stop her studying!" Armed with such authority, I should have done it, and how do we know but she might have been with us now if I had done so?
But, she worked on till the 25th of December. Then she came home, and said decidedly she would study no more till she was well.
We were rejoiced at her decision; for, although we were anxious that her education should be completed and thorough, we had felt for a long time that her health was becoming impaired. Still we were sure she had a good constitution, and thought that would carry her through. She did not grow thin, but stout and pale, and such a transparent pallor, that, now I think of it, I wonder all who looked at her did not see that her blood was turning to water. Her sweet and lovely soul was so uncomplaining, and her smile always so bright, that we never for a moment thought she could fade and die.
She brightened up somewhat for the next month, but still did not "get well." About the last of January her limbs swelled so much that, in haste, I rushed to the doctor. Then he said her kidneys were congested, and that Bright's fatal disease was her malady. All that despairing love could do was done now. In five short weeks we laid her in Greenwood. Whatever was the form of the disease from which she suffered, I am convinced that what she did have was brought on by incessant study when she should have rested, and that it was fixed at the time that she got the severe chills—in May, 1871.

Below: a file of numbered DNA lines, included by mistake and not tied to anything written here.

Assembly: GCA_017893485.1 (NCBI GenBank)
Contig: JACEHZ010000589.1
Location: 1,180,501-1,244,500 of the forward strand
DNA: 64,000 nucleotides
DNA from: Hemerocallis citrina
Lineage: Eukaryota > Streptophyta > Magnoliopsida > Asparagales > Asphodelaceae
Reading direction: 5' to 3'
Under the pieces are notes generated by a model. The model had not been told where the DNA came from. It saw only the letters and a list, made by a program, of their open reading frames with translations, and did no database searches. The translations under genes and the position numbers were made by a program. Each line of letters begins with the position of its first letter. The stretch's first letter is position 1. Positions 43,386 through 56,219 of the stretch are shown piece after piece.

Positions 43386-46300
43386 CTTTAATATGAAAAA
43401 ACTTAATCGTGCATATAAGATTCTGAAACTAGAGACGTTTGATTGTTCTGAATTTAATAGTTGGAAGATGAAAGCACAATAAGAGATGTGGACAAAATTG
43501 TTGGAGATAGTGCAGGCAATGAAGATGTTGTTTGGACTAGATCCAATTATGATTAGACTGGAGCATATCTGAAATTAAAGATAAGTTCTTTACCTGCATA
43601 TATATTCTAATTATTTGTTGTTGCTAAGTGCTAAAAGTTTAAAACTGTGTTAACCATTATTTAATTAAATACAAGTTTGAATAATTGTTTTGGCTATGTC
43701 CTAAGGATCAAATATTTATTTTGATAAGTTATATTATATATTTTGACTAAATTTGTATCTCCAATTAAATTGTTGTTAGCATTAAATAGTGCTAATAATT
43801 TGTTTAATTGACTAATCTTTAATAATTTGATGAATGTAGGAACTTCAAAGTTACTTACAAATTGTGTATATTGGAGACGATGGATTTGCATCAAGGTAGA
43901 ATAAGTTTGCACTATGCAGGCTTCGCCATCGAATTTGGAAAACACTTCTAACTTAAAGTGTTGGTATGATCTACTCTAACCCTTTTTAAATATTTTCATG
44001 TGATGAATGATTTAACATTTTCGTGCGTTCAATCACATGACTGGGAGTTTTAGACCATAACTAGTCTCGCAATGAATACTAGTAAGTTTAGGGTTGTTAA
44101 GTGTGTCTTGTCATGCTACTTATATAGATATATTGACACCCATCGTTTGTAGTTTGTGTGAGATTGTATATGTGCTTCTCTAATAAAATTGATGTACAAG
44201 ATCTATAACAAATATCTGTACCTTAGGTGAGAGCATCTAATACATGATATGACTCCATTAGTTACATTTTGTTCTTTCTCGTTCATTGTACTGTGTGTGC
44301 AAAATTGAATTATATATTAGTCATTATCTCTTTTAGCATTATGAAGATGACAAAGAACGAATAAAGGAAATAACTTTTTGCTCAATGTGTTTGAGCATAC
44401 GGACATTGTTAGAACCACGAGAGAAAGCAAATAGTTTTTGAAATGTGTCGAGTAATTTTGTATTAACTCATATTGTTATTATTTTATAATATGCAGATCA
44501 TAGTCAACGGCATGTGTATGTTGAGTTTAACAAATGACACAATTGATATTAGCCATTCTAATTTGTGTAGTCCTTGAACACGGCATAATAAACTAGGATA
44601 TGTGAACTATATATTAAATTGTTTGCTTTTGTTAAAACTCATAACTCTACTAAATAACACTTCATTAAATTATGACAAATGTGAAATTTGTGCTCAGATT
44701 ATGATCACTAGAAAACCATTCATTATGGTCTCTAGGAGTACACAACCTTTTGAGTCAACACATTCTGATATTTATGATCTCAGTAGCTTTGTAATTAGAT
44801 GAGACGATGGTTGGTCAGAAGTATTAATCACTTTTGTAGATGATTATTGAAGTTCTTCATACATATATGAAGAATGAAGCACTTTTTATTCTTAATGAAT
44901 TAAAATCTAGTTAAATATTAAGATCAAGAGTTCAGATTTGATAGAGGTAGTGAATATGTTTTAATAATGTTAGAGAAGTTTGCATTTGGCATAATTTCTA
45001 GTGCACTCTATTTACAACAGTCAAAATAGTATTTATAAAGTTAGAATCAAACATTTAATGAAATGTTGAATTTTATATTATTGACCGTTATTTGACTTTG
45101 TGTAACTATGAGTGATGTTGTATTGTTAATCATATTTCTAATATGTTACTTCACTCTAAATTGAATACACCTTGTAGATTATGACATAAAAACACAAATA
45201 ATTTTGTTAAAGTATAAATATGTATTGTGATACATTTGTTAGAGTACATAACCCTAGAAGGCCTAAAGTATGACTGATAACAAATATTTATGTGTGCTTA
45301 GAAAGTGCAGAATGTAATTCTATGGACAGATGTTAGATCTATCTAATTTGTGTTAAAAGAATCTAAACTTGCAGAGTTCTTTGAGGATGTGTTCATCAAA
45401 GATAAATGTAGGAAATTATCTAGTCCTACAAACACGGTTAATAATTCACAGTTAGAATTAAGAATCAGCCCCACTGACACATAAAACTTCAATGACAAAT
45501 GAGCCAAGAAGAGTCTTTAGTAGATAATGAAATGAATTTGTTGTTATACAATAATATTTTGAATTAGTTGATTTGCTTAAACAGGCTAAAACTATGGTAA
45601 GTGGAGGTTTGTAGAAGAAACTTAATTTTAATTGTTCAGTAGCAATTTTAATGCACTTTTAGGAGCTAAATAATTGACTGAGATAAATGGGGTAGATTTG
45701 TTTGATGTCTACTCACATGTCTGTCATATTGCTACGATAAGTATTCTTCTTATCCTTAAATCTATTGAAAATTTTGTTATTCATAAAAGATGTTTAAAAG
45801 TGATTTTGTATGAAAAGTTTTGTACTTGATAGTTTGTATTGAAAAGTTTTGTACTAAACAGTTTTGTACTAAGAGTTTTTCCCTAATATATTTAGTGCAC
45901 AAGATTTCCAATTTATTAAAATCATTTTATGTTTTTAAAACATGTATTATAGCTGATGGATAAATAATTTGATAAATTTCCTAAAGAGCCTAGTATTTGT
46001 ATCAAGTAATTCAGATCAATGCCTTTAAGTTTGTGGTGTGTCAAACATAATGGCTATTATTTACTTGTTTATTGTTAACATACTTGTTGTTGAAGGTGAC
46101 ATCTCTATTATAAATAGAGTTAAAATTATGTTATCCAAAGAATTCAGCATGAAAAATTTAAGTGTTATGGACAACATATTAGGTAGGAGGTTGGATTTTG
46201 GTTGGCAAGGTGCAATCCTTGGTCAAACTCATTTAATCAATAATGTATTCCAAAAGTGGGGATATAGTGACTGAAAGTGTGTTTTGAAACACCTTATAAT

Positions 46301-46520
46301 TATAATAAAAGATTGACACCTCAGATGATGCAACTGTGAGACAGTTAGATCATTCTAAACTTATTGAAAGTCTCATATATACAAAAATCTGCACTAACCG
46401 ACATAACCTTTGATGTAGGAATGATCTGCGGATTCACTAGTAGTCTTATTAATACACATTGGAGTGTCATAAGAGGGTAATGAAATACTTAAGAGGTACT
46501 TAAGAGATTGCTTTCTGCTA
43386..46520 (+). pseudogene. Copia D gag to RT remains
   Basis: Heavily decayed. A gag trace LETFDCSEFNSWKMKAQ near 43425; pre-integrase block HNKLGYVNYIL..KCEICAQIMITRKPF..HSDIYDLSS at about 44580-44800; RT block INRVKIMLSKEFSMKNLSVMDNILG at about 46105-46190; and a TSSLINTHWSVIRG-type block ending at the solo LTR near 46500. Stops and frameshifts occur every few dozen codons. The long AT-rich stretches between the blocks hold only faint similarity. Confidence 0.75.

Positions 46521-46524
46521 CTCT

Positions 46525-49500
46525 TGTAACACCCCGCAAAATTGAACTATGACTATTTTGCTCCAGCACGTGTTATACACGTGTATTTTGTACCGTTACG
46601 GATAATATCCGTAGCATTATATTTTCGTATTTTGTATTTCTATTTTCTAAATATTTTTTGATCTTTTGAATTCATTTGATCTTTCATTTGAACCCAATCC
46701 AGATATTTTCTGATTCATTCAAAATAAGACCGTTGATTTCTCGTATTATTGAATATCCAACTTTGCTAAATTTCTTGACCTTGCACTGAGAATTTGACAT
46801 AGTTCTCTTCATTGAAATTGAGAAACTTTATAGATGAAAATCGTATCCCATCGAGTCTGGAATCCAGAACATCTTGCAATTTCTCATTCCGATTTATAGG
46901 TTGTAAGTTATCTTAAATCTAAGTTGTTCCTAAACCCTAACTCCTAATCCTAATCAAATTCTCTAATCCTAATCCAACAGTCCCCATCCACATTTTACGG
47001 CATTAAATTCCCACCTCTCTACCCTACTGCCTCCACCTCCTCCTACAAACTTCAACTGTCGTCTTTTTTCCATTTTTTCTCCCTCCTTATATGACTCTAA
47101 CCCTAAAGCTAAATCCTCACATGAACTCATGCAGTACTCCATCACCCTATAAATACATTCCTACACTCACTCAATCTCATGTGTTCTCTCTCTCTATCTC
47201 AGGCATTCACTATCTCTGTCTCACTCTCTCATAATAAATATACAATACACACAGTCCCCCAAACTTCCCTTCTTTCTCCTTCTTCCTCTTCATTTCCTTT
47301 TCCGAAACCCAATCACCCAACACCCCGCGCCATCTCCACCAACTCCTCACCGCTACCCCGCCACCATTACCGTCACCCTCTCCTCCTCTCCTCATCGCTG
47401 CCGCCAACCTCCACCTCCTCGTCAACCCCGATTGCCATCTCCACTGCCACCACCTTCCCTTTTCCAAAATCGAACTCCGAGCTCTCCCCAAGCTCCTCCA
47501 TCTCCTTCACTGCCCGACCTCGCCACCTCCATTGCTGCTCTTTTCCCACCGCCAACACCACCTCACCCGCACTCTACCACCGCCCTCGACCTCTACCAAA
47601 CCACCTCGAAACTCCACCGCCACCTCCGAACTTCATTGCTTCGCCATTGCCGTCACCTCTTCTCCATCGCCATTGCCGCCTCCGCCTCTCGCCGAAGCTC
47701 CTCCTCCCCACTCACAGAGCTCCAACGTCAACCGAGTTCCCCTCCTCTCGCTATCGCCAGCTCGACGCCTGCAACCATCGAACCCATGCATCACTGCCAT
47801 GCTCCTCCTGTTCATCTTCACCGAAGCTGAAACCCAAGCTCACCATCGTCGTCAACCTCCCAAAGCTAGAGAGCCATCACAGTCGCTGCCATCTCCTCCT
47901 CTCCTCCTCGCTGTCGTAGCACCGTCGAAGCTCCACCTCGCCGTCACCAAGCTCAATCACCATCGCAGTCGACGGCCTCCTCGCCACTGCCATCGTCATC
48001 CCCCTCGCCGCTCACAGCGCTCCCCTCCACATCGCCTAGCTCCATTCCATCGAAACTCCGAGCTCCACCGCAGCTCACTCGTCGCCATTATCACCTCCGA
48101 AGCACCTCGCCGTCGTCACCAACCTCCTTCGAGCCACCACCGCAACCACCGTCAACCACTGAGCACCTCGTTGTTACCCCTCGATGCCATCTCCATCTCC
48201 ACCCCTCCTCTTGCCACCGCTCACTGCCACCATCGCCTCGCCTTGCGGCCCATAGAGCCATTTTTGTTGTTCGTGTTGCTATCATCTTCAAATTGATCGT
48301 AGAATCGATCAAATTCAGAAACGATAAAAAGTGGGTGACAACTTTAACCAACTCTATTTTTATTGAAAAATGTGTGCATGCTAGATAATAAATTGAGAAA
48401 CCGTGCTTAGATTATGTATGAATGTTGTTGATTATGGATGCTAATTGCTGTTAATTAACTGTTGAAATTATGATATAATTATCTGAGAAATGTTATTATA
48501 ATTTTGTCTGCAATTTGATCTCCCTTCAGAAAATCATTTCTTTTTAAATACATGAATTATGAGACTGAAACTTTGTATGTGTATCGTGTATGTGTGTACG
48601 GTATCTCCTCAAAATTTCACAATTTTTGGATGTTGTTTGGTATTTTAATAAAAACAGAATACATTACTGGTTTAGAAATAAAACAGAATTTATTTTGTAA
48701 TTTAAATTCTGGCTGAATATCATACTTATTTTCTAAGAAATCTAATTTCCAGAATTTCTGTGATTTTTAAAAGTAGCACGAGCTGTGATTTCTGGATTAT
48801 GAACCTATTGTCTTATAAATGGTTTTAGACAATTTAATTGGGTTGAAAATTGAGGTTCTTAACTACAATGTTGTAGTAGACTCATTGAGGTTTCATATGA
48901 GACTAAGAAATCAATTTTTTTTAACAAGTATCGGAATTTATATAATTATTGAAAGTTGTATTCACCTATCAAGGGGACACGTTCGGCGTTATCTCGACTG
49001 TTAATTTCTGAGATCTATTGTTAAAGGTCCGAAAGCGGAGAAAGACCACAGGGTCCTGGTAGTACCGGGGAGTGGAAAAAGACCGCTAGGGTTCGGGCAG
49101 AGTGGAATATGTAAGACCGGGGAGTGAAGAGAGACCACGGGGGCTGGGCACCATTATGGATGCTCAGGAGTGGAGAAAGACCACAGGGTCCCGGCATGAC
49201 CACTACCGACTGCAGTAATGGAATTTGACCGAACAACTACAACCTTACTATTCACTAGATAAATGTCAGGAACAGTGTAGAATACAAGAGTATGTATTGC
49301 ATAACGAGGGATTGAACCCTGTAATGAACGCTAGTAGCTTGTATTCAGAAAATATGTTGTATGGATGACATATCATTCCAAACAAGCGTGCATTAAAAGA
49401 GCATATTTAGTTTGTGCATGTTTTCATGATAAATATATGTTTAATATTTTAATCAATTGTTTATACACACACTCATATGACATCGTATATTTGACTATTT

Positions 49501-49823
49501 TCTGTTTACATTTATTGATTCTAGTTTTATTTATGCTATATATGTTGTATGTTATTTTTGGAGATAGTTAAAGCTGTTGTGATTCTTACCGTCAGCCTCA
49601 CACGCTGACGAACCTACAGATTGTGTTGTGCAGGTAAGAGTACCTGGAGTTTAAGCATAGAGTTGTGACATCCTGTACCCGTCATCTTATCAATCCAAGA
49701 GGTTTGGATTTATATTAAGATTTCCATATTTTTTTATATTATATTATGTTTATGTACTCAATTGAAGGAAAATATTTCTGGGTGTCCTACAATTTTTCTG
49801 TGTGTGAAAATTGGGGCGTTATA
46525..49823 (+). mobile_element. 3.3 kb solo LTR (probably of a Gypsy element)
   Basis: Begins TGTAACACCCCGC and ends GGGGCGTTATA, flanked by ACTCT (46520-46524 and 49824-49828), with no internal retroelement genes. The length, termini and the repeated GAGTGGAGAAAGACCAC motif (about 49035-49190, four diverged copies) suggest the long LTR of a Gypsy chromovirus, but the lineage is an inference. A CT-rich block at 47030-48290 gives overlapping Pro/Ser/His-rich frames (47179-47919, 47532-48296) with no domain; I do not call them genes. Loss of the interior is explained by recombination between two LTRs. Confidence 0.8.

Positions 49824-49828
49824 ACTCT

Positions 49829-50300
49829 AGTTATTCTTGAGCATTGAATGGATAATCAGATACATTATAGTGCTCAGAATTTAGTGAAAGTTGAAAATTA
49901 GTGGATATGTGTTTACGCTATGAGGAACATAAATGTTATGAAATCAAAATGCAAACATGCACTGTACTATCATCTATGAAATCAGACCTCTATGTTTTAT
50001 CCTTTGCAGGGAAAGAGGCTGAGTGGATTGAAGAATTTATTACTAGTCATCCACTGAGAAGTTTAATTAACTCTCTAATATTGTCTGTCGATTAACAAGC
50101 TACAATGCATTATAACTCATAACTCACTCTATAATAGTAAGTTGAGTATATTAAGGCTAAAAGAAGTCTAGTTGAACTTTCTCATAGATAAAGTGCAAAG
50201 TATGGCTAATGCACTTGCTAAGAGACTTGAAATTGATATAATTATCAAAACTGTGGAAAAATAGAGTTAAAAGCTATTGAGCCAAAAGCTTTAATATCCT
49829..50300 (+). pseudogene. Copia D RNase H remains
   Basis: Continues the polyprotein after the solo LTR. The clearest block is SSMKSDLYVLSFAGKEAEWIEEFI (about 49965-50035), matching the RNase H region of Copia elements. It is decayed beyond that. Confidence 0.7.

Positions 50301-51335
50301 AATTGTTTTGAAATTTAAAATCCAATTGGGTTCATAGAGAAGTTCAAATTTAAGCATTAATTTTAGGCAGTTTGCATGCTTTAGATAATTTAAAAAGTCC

She was by no means a frail girl when she entered the institute. She was tall, finely formed, with a full, broad chest, and musical organs of great compass. Her bust was not flat, neither was it as full as it might have been. Her features were not too large. She had brown eyes, brown hair, a very sweet and pleasing face. With every indication at first of strength and a good constitution, she fell at last a victim to want of sense in parents and teachers, and—shall I say?—physician too.
|THE RESPIRATION OF PLANTS.|
TRANSLATED FROM THE REVUE SCIENTIFIQUE, BY J. FITZGERALD, A. M.
THE functional contrast between the two organic worlds of plants and animals was, till lately, the groundwork of all scientific speculations. The labors of the most illustrious men of science had confirmed this theory; and then, too, it was in accord with all the known facts.
Plants, it was held, grow in order to supply animals with food, and to make life possible for them; the activities of vegetal life produced